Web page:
A priest is being asked to take a break from his parish after some in his congregation stormed out of Mass when he openly criticized Pope Francis on Palm Sunday.
Pope Francis returned to a practice he developed during the Year of Mercy: making a Friday-afternoon visit to people in need of or deserving special care.
For the visit March 31, he chose the Sant' Alessio-Margherita di Savoia Regional Center for the Blind in Rome. The center is home to 37 adults and senior citizens who are blind or severely visually impaired, but the structure also offers specialized classes for 50 children with the same challenges.
Archbishop Christophe Pierre, the papal nuncio to the United States, gets plenty of questions about Pope Francis.
A March 27 discussion at Georgetown University, sponsored by the university's Initiative on Catholic Social Thought and Public Life, was no exception. The nuncio, who sat onstage with John Carr, the initiative's director, was asked about the pope's key issues and his impact in the four years since his election.
Christian hope is built on patiently enduring everything life brings and knowing how to see God's presence and love everywhere, Pope Francis said.
God "never tires of loving us" as he "takes care of us, dressing our wounds with the caress of his goodness and his mercy, meaning, he consoles us and he never tires of consoling us," the pope said during his general audience in St. Peter's Square March 22.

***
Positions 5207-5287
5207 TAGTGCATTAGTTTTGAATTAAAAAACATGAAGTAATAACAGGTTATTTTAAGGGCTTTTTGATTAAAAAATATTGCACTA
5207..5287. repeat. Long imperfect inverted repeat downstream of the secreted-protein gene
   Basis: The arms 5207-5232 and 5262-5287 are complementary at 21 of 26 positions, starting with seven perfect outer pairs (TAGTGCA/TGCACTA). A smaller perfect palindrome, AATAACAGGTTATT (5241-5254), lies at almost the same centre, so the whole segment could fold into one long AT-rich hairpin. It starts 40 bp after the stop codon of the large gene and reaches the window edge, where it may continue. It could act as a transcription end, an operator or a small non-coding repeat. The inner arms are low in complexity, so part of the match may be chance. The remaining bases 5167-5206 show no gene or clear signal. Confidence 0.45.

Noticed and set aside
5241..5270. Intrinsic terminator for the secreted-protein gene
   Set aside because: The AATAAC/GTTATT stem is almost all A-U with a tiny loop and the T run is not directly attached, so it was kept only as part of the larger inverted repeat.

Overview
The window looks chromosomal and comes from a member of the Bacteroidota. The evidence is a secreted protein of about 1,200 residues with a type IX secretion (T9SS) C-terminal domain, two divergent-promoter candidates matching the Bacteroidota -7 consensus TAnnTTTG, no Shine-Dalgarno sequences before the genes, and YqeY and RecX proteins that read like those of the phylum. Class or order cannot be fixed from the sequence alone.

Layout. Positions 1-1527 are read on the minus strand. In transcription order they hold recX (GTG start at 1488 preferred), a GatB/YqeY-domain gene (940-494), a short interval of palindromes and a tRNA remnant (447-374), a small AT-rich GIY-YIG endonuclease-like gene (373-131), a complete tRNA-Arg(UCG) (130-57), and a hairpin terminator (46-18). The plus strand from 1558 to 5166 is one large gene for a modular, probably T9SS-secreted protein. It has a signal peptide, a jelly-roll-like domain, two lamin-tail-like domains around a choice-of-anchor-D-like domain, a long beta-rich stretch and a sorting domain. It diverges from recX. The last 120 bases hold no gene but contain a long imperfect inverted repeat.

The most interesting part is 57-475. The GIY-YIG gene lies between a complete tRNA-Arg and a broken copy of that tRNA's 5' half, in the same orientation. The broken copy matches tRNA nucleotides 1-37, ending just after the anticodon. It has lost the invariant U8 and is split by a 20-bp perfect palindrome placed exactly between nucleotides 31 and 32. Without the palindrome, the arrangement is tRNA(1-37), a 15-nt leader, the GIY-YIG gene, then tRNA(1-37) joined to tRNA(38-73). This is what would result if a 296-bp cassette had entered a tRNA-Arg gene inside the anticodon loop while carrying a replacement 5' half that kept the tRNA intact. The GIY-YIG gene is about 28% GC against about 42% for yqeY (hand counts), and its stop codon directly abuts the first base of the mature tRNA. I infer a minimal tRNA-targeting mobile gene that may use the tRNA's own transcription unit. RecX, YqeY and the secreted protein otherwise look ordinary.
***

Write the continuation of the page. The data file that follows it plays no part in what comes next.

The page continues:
The public scolding Cardinal Gerhard Müller delivered in April to LCWR really disturbed many Catholics. It was so obviously out of sync with Pope Francis’ call for dialogue, discernment and respect when discussing faith matters.
Meeting more than 50,000 Catholic charismatics in Rome's Olympic Stadium, Pope Francis admitted he was not always comfortable with the way they prayed, but he knelt onstage as they prayed for him and over him by singing and speaking in tongues.
The double canonization of Pope John XXIII and Pope John Paul II is an interesting statement on the position Pope Francis finds himself in with respect to church politics.
Paul Elie has written a masterful article in The Atlantic on Benedict, Francis, and the direction of the church today.
In just one year, Pope Francis has made a powerful impact on the Catholic Church worldwide, a number of cardinals have said.
Members of the College of Cardinals gathered in Rome for a series of meetings in late February, and several spoke to Catholic News Service about the Argentine pope's budding legacy.
Cardinal Donald W. Wuerl of Washington: "It's been an extraordinary year. He's been able to help people see the face of Christ visible in his church."
"It's been an extraordinary gift and a challenge for the rest of us."
After the historic resignation of Pope Benedict XVI and a series of innovations by Pope Francis, it is hard to imagine 2014 could be nearly as eventful.